Diner has not had the soft ride her classmates predicted. There was a divorce and two bouts of breast cancer. Yet she remains positive, mostly due to relief from finally getting past the girl she was thought to be. “It wasn’t until I was much older that I stopped doing the Melinda Diner Show.”
The Pressure to Make Life Look Effortless
That pressure to keep up the façade is its own burden, and not merely because the soft rider may be hiding inner doubts and demons. “Image maintenance can become a full-time job,” says psychologist Willens-Beerman.
Would her skin be thicker if there had been more tests early on?
Interestingly, this is not a gender issue, though the physical genetics tend to affect women more. Where we once stressed over bra size, now we fight aging faces. But the “Golden Boy” syndrome is nothing to be sneezed at. Arthur Drooker, a photographer and author now in his early 60s, has had a relatively soft ride himself: tony private school, Ivy League college, and a good (if late in life) marriage.
But his memories of softer riders remain close to the surface. “There was one boy I idolized in high school,” recalls Drooker. “He was a year ahead of me and whenever we’d chat, I’d think, ‘Doug talked to me!’” Drooker was shocked when he learned that Doug committed suicide while in grad school at Harvard—a tragic turn that might evoke Bob Dylan’s words, “The loser now will be later to win.”
A Question of Expectations
In a follow-up email after our reunion, my friend Jeanne, the Homecoming Queen, pointed out that whether we see ourselves having a hard or soft ride may be a matter of what we expected out of life. At least that’s how it has worked for her. “School was fun, good grades came easily and I had wonderful friends,” she said. “I saw the world as a fabulous place full of promise and hope.”
Whether we see ourselves having a hard or soft ride may be a matter of what we expected out of life.
She sailed through University of California at Berkeley and expected that the good stretch would continue–then came the leaks in her bubble. A divorce here. A job loss there. “Every time life threw me a curve ball I made every effort to learn how to respond and hit a homerun. The problems increased my skills. The challenges gave me more wisdom. But, responding to these problems always took away a piece of joy for life. So, I now must work harder to keep that spirit and optimism of youth alive.”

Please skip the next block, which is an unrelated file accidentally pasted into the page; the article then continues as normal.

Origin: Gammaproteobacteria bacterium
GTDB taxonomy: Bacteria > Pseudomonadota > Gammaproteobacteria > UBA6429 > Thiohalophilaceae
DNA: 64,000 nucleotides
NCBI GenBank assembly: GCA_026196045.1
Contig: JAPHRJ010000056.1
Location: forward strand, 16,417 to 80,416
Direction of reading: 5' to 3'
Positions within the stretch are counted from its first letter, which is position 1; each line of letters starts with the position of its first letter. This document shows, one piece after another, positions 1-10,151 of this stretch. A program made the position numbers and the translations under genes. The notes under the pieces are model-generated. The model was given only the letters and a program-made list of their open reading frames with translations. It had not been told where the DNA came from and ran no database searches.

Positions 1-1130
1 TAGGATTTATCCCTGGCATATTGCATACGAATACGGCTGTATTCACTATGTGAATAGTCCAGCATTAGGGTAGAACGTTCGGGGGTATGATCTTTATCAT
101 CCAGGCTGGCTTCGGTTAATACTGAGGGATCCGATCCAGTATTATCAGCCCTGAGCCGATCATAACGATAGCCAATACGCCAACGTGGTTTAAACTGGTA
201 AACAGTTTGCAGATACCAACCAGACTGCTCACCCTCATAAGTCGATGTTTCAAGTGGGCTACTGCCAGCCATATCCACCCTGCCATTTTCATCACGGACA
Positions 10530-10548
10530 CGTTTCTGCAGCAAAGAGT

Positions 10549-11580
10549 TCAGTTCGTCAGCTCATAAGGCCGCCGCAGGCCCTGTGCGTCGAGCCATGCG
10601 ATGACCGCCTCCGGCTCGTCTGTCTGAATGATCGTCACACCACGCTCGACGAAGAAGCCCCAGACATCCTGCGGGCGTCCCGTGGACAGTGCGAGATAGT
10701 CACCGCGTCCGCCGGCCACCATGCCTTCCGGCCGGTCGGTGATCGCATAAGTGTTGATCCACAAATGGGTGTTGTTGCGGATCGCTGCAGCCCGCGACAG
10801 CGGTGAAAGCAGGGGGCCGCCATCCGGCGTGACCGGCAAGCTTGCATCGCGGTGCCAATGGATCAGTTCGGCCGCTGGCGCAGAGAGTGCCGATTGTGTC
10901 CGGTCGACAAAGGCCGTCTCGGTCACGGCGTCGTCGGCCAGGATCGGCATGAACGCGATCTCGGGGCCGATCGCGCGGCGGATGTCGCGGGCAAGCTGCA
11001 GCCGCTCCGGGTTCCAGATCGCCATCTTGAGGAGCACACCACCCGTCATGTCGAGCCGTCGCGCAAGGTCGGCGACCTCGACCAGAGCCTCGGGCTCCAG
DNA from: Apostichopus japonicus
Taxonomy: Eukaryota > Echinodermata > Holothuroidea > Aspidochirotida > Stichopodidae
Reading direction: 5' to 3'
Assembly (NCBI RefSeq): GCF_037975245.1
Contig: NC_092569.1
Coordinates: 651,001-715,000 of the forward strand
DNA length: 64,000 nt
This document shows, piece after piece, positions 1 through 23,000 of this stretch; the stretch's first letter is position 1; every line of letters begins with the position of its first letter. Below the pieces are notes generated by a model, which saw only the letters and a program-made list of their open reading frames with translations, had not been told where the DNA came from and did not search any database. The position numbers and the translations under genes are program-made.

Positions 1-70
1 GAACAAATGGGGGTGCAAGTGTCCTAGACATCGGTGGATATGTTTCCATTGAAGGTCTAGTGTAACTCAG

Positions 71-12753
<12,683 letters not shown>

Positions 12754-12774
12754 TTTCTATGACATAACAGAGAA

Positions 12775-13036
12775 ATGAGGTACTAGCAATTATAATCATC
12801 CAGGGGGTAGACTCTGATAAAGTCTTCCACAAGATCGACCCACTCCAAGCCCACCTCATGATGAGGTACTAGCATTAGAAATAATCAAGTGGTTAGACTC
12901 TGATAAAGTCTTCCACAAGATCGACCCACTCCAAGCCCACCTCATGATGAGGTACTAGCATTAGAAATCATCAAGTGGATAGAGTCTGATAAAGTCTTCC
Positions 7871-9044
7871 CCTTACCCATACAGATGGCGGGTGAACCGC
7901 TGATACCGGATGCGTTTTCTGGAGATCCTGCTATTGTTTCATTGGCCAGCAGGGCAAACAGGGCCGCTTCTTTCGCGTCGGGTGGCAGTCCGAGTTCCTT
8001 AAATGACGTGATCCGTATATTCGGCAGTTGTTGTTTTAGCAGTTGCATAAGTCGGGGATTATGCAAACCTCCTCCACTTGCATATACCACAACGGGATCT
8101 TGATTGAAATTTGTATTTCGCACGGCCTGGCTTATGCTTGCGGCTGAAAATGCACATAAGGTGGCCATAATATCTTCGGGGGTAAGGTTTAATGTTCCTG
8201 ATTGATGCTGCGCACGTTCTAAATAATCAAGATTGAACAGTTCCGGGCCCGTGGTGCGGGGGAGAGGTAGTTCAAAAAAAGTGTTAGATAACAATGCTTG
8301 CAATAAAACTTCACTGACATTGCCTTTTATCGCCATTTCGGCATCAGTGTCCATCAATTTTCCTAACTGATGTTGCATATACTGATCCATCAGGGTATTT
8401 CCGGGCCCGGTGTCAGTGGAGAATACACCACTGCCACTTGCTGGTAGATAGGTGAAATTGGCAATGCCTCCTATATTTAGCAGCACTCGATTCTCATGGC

Jeanne acknowledges that others may look at her life–she’s financially secure, had loving parents, has good health except for her cancer ordeal–and think she has had a privileged life. But for her it contained more adversity than she’d planned for. “That happy retirement of drinking champagne with your husband while cruising on a riverboat is not my reality,” she said. “It is only something I observe on TV. My ride now is finally softer but alas lonely. So, again I will move forward and pick myself up and start making a new life.”
Loving Your Ride
I took no satisfaction at my reunion in discovering that those who had those magical early years may have peaked or stalled. The unexceptional lives led by most of us are worth examining but, hopefully, not stressing over. I find that seeing life as a series of moments—the good ones—helps lessen unease over what could be considered an overall portfolio of mediocrity.
Simultaneously, this helps you perceive another’s seemingly easier path with less longing and more understanding. “Don’t compare your insides with someone else’s outside,” warns Dr. Heyman. “It’s illusory and as much a denigration of yourself as an idealization of the other person.”
I find that seeing life as a series of moments—the good ones—helps lessen unease over what could be considered an overall portfolio of mediocrity.
Those who ride life’s roller-coaster may not only better navigate the occasional bumps to the bottom but enjoy the rises to the top even more. “People who appear to have a soft landing at midlife may have successfully resolved those challenges by their 50s and 60s,” says psychologist Dr. Vivian Diller. “As a result, they know how to leave behind what doesn’t matter and focus on what does. Now they can create, if not a soft ride, a good life.”
While I can’t say it is fun to be able to look back at anything that happened 50 years ago, it is a perfect time to gain perspective, and appreciate the path you’re on—be it soft, hard, or in between.